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Sharps rifle

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Sharps rifle
TypeFalling-block rifle
Place of origin United States
Service history
In service1850–1881
Used byUnited Kingdom
United States
Confederate States
WarsSepoy Rebellion
Bleeding Kansas
American Civil War
Indian Wars
Fenian Raids
War of the Triple Alliance (Limited)[1]
Boshin War
Taiping Rebellion
Argentine Civil Wars[2]
War of the Pacific[3]
First Sino-Japanese War
Mexican Revolution[4]
Production history
DesignerChristian Sharps
Unit cost$30 (1861)[5]
No. built120,000+
VariantsSingle set trigger (regular army)
Double set trigger
Mass9.5 lb (4.3 kg)
Length47 in (1,200 mm)
Barrel length30 in (760 mm)

Cartridge.52-caliber (0.52" dia.) 475-grain (30.8 g) projectile with 50-grain (3.2 g) charge, later converted to .50-70 in 1867. The Model 1874 rifles and carbines were available in a variety of calibers, including .45-70, .45-110, and .45-120.
ActionFalling block
Rate of fire8–10 shots per minute
Muzzle velocity1,200 ft/s (370 m/s)
Effective firing range1,000 yd (910 m)
Maximum firing range3,000 yd (2,700 m)
Feed systemBreech-loading
SightsOpen ladder type
Sharps Model 1852 "slanting breech"
Sharps Model 1852, lock
Sharps Model 1852, breech
Sharps Model 1852, breech open
Sharps Model 1852 "slanting breech" carbine, under the forearm two primer-tapes

Sharps rifles are a series of large-bore, single-shot, falling-block, breech-loading rifles, beginning with a design by Christian Sharps in 1848 and ceasing production in 1881. They were renowned for long-range accuracy. By 1874, the rifle was available in a variety of calibers, and it was one of the few designs to be successfully adapted to metallic cartridge use. The Sharps rifles became icons of the American Old West with their appearances in many Western-genre films and books. Perhaps as a result, several rifle companies offer reproductions of the Sharps rifle.


Sharps' initial rifle was patented September 12, 1848,[6] and manufactured by A. S. Nippes at Mill Creek in Philadelphia, Pennsylvania, in 1850.[7]

The second model used the Maynard tape primer, and surviving examples are marked Edward Maynard - Patentee 1845. In 1851, the second model was brought to the Robbins & Lawrence Company (R&L) of Windsor, Vermont, where the Model 1851 was developed for mass production. Rollin White of R&L invented the knife-edge breech block and self-cocking device for the "box-lock" Model 1851. This is referred to as the "first contract", which was for 10,000 Model 1851 carbines, of which approximately 1,650 were produced by R&L in Windsor.[7]

In 1851, the "second contract" was made, for 15,000 rifles, and the Sharps Rifle Manufacturing Company was organized as a holding company with $1,000 in capital and with John C. Palmer as president, Christian Sharps as engineer, and Richard S. Lawrence as master armorer and superintendent of manufacturing. Sharps was to be paid a royalty of $1 per firearm, and the factory was built on R&L's property in Hartford, Connecticut.[7]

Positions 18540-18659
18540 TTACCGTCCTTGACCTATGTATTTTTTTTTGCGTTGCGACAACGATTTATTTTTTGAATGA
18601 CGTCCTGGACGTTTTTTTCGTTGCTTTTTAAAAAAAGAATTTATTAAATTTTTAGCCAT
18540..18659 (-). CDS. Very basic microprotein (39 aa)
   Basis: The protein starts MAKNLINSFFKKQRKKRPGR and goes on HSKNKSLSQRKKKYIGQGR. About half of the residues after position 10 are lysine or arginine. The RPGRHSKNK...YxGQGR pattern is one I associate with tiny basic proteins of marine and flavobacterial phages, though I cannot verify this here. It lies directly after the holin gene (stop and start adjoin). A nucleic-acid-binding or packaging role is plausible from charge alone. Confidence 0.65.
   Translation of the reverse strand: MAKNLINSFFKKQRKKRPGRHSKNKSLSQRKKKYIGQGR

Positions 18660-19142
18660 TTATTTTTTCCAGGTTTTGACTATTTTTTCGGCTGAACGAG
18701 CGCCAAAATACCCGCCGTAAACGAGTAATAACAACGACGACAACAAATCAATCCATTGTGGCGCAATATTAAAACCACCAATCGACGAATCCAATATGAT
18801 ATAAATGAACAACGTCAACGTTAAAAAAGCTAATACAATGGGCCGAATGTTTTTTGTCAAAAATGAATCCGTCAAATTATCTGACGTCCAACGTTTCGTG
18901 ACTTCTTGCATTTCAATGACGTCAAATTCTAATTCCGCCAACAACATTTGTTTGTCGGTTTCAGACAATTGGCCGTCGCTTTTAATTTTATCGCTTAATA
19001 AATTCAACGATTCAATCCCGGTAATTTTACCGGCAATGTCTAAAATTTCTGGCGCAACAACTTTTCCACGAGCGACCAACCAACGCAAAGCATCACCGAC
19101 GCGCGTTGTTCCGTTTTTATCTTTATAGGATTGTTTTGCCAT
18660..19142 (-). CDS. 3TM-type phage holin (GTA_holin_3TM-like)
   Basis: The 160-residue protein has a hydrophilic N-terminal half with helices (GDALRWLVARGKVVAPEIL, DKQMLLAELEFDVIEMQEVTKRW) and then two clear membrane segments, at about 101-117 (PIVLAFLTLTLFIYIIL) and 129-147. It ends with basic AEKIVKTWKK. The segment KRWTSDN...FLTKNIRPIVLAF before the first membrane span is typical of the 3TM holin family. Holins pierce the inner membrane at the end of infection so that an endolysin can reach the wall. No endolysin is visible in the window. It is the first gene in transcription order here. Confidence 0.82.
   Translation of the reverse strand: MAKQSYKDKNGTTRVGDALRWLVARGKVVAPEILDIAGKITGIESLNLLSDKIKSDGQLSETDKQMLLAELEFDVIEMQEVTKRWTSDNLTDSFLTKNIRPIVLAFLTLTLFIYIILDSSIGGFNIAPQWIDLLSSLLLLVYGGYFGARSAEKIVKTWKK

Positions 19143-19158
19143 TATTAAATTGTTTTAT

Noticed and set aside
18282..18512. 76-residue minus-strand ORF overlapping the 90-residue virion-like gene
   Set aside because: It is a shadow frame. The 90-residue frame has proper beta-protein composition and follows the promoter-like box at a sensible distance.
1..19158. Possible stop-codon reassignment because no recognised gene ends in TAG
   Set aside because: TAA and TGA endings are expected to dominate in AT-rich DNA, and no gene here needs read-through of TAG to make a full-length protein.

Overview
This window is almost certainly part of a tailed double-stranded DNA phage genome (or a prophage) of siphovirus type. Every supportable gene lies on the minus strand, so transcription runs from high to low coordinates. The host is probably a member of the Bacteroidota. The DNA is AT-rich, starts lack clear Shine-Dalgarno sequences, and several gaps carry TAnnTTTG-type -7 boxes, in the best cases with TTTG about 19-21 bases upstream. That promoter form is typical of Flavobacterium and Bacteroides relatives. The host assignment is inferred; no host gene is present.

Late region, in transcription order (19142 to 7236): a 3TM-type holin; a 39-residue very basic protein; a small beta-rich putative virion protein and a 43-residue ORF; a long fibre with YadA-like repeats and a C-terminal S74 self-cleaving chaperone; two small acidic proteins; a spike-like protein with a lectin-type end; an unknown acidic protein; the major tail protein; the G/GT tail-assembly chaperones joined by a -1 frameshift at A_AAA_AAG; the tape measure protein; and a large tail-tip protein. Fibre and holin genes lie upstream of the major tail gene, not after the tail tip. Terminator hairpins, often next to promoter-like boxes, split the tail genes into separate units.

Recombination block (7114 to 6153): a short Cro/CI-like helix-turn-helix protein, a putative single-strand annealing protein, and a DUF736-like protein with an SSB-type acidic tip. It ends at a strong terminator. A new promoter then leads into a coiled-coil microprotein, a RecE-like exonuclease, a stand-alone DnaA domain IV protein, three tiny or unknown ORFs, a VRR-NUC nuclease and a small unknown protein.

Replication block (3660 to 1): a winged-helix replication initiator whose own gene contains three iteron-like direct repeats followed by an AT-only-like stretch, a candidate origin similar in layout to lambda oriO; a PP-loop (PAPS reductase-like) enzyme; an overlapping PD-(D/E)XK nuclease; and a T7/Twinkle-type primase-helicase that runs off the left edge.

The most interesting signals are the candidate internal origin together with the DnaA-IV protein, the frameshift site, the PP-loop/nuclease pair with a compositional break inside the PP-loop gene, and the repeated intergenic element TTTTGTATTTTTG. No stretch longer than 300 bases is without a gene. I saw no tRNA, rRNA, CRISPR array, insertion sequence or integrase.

The Model 1851 was replaced in production by the Model 1853. Christian Sharps left the company in 1855 to form his own manufacturing company called "C. Sharps & Company" in Philadelphia; Lawrence continued as the chief armorer until 1872 and developed the various Sharps models and their improvements that made the rifle famous.[7] In 1874, the company was reorganized and renamed the "Sharps Rifle Company," and it remained in Hartford until 1876, whereupon it relocated to Bridgeport, Connecticut.[7]

The Sharps rifle played a prominent role in the Bleeding Kansas conflict during the 1850s, particularly in the hands of anti-slavery forces. The Sharps rifles supplied to anti-slavery factions earned the name "Beecher's Bibles", after the famed abolitionist Henry Ward Beecher.

The Model 1874 Sharps (this model had been in production since 1871) was a particularly popular rifle that led to the introduction of several derivatives in quick succession. It handled a large number of .40 to .50 caliber cartridges in a variety of loadings and barrel lengths.[8][9] Hugo Borchardt designed the Sharps-Borchardt Model 1878, the last rifle made by the Sharps Rifle Co. before its closing in 1881.[7]

Reproductions of the paper cartridge Sharps Model 1859 and Model 1863 rifle and carbine, the metallic-cartridge Model 1874 Sharps rifle, and Sharps-Borchardt Model 1878 have been manufactured for use in Civil War re-enacting, hunting, and target shooting.[10]

Military use[edit]


The military Sharps rifle was produced by the Sharps Rifle Manufacturing Company and is a falling-block rifle used during and after the American Civil War in multiple variations. Along with being able to use a standard percussion cap, the Sharps has an unusual pellet primer feed. This is a device which holds a stack of pelleted primers and flips one over the nipple each time the trigger is pulled and the hammer falls—making it much easier to fire a Sharps from horseback than a gun employing individually loaded percussion caps.[11]